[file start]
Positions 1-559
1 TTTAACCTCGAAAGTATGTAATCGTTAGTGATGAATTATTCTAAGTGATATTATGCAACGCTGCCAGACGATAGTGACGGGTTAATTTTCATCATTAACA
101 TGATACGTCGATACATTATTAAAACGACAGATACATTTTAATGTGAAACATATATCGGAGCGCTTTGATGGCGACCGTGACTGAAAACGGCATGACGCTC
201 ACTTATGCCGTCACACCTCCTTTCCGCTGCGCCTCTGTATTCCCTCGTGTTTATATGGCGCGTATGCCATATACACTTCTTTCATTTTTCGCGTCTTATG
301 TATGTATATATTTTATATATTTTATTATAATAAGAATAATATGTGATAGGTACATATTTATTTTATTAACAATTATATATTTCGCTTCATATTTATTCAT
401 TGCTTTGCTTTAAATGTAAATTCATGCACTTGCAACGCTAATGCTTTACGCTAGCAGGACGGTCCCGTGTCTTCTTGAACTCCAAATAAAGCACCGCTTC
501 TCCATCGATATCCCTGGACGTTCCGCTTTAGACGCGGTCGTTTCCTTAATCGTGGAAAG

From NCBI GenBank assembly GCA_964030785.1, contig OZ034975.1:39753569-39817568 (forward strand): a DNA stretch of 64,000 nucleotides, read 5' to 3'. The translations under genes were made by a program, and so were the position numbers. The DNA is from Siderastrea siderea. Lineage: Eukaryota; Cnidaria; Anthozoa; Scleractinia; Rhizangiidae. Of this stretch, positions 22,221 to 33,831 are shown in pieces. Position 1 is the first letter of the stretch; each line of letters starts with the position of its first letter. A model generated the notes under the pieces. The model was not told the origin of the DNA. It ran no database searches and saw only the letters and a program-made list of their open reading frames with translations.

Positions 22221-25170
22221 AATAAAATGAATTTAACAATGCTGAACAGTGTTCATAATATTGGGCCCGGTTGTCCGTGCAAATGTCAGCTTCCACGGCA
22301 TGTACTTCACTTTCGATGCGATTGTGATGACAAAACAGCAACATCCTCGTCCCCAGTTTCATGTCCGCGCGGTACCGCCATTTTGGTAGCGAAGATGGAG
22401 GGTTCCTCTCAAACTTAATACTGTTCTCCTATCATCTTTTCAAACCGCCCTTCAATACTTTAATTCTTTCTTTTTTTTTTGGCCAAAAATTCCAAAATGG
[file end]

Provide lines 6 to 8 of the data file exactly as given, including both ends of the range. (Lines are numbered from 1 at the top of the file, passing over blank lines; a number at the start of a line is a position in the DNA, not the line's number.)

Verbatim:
401 TGCTTTGCTTTAAATGTAAATTCATGCACTTGCAACGCTAATGCTTTACGCTAGCAGGACGGTCCCGTGTCTTCTTGAACTCCAAATAAAGCACCGCTTC
501 TCCATCGATATCCCTGGACGTTCCGCTTTAGACGCGGTCGTTTCCTTAATCGTGGAAAG

From NCBI GenBank assembly GCA_964030785.1, contig OZ034975.1:39753569-39817568 (forward strand): a DNA stretch of 64,000 nucleotides, read 5' to 3'. The translations under genes were made by a program, and so were the position numbers. The DNA is from Siderastrea siderea. Lineage: Eukaryota; Cnidaria; Anthozoa; Scleractinia; Rhizangiidae. Of this stretch, positions 22,221 to 33,831 are shown in pieces. Position 1 is the first letter of the stretch; each line of letters starts with the position of its first letter. A model generated the notes under the pieces. The model was not told the origin of the DNA. It ran no database searches and saw only the letters and a program-made list of their open reading frames with translations.